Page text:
Nightshade Foods: Should You Avoid Them?

I recently posted a new favorite soup recipe I found for Roasted Eggplant and Tomato Soup. I received a comment which asked about eating nightshades, and whether or not they should be avoided.

You may be wondering what a nightshade is and picturing something you put over your eyes to block out the light–I was too.  (By the way, I LOVE my bucky eyeshade. If you need one, I highly recommend it.)

Anyhoo, nightshades are a group of plants called solanaceae (officially) and the potato family (unofficially).  I’m sure you’ve heard of the potato. And I don’t mean the one that looks like this:

Nightshades include the potato, tomato, eggplant, bell pepper, cayenne, tobacco, belladonna, petunia, and others.

Apparently these nightshade foods are rich in alkaloids which affect nerve-muscle function and joint health.  However, usually only people with gout, rheumatoid arthritis, and other joint problems are sensitive to these alkaloids. They may see a reaction after eating these foods.

Many people eat these things with no problems; I feed them to my family and have enjoyed them for years, also with no problems. So, to answer the question: “aren’t nightshades bad for you?” I say NO. They are not bad for ME.

But they might be bad for YOU.

In other words, if you have a bad reaction to nightshade foods, then you should avoid them until you’ve healed and therefore would not have such a reaction.  And yes, I’m saying that even a condition such as rheumatoid arthritis can be healed through proper detoxing and nutrition.  But that’s not the point now.

I want to caution people against what I call “medical mindset logic.”

It goes something like this: A man has high blood cholesterol levels, which are supposedly caused by a high fat diet. The man goes to his medical doctor and is given a prescription for cholesterol-lowering drugs and told to avoid all fatty foods. INCLUDING AVOCADO.

The absurdity of this is that raw avocado, like any other raw fruit or vegetable, is one of the most healthful foods a person could eat. High cholesterol does not come from eating a diet high in fruits and vegetables; animal products and processed foods are the ones to watch out for. Most health authorities now agree that avocado need not  be avoided. But this was actual advice given by a medical doctor to a patient with high cholesterol.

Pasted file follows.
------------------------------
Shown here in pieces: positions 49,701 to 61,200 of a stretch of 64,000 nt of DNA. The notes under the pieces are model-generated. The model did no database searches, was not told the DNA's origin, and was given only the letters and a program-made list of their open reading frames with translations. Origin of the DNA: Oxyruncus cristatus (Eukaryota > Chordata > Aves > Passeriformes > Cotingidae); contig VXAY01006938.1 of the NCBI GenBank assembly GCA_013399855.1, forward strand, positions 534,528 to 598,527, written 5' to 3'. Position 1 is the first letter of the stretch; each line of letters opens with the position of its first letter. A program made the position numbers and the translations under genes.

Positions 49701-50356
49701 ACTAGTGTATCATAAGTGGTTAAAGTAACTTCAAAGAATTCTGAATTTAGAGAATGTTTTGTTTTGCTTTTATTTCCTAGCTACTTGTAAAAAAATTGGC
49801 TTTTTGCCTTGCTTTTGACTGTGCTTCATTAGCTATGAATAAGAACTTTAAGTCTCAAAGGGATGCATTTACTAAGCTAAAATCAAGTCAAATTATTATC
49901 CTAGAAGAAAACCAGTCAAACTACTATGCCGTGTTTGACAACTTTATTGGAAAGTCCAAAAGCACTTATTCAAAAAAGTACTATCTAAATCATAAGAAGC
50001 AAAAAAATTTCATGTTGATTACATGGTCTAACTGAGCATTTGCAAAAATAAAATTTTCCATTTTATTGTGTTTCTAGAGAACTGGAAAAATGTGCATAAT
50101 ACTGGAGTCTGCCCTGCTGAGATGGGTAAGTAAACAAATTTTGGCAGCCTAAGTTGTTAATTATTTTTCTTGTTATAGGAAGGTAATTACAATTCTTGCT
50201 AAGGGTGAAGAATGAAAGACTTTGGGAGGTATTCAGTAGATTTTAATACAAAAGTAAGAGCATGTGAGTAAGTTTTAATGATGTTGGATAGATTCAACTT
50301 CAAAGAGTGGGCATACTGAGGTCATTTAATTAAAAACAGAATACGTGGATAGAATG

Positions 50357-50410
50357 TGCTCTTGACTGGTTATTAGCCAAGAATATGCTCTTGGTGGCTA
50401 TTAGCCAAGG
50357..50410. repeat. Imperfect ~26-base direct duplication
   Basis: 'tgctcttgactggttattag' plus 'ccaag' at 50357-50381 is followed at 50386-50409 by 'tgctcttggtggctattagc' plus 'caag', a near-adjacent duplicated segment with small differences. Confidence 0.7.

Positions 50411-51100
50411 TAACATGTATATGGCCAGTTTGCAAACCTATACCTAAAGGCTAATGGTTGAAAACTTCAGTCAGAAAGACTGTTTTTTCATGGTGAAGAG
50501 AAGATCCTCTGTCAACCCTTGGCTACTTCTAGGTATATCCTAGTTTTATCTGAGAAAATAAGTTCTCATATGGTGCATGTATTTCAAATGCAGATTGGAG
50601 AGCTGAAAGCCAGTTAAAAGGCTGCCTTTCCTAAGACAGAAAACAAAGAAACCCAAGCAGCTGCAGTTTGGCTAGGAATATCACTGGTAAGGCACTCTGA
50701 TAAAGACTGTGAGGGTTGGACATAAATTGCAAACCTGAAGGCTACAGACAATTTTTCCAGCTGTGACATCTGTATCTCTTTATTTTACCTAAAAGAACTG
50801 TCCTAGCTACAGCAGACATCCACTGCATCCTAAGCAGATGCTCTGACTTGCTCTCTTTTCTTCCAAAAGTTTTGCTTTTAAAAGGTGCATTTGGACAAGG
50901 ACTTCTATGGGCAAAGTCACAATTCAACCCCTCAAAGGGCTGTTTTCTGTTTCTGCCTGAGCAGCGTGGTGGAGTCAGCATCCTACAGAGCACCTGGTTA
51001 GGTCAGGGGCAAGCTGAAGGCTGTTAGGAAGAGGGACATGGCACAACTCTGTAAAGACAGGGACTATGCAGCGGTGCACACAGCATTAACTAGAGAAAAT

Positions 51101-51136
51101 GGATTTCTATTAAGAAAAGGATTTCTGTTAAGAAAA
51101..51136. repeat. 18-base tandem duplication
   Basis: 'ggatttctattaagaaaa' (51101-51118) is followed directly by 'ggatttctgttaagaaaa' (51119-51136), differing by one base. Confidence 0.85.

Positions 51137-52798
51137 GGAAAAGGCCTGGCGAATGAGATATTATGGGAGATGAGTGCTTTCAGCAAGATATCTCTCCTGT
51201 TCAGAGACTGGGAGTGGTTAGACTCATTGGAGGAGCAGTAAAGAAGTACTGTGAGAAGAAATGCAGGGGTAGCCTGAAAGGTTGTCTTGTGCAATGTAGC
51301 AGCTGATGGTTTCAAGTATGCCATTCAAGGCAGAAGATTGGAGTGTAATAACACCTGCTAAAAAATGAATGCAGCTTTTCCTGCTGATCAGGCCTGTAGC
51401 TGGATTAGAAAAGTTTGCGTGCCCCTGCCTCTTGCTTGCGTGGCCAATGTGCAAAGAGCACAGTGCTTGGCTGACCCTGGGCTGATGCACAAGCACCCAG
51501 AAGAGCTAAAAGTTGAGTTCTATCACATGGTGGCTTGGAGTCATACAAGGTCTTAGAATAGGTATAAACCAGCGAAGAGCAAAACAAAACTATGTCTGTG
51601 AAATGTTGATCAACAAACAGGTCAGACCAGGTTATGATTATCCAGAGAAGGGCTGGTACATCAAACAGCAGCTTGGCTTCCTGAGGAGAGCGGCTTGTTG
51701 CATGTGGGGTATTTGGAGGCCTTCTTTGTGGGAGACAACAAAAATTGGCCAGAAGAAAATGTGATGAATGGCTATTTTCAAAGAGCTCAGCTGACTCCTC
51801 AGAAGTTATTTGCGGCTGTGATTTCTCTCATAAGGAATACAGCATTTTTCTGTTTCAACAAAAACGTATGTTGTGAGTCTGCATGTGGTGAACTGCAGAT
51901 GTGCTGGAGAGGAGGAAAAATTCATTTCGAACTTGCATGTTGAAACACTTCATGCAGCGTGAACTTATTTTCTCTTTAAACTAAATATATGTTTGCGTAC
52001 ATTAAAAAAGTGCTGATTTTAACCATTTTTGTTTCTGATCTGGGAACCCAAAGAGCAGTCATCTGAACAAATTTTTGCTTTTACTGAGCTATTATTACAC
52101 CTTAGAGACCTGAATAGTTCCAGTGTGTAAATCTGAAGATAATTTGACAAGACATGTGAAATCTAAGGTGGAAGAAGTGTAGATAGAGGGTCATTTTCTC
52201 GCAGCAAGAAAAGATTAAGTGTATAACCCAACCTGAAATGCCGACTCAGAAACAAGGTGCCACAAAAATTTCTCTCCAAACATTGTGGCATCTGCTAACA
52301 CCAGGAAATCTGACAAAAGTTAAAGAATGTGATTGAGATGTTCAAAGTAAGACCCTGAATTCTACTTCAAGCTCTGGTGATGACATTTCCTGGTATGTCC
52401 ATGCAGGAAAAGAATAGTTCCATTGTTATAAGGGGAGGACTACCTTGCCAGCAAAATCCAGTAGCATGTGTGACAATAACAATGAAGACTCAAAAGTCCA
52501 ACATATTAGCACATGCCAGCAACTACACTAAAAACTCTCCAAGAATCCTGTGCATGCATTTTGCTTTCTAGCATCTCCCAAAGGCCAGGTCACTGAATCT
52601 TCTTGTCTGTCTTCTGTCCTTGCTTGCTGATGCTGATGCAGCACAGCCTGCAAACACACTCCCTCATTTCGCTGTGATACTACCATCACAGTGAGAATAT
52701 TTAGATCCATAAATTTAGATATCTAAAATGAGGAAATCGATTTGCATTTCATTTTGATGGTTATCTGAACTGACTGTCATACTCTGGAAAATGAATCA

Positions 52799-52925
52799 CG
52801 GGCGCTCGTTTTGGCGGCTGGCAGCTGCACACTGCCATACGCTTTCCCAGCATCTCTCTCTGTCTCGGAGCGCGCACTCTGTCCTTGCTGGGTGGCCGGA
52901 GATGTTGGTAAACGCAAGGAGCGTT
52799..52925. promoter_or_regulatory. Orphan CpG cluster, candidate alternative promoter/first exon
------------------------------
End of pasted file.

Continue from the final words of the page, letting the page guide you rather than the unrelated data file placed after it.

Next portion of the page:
That’s because “medical mindset logic” only seeks to affect symptoms, and not necessarily to find the cause of the problem.  So while a person with gout or rheumatoid arthritis may be affected negatively by certain nightshade foods, that doesn’t mean that the answer is to simply avoid those foods while continuing to take drugs to manage symptoms, and continue this for the rest of her life, assuming there is no other answer.

There is another answer. Get to the bottom of the problem. Detox. See a naturopath. Get your body working properly, and then you won’t need to worry about whether or not you’ll be able to enjoy Roasted Tomato and Eggplant Soup or Eggplant Torte. You will.


2 Replies to “Nightshade Foods: Should You Avoid Them?”

  1. great post! Thanks for the info. I guess if jaws count as joints, the answer is that nightshades are bad for ME, which is sad b/c they are super tasty. I’m still going to try the soup though. 🙂

  2. Yes, jaws count as joints. However, just because you have trouble with your jaw, it does not necessarily mean that you have an inflammatory joint problem. Do you have problems with any other joints? Also, even people who do have joint problems do not necessarily get affected by the nightshade foods. If you suspect that you are affected by them, you need to do a test to find out. You’d have to remove all of them from your diet for a period of time (I’d recommend 2-3 weeks), and see how you feel, then add them back in and note any changes.

    So, don’t assume you can’t enjoy them. There’s still hope!

    TMJ problems can be helped by a skilled chiropractor; have you looked into that?

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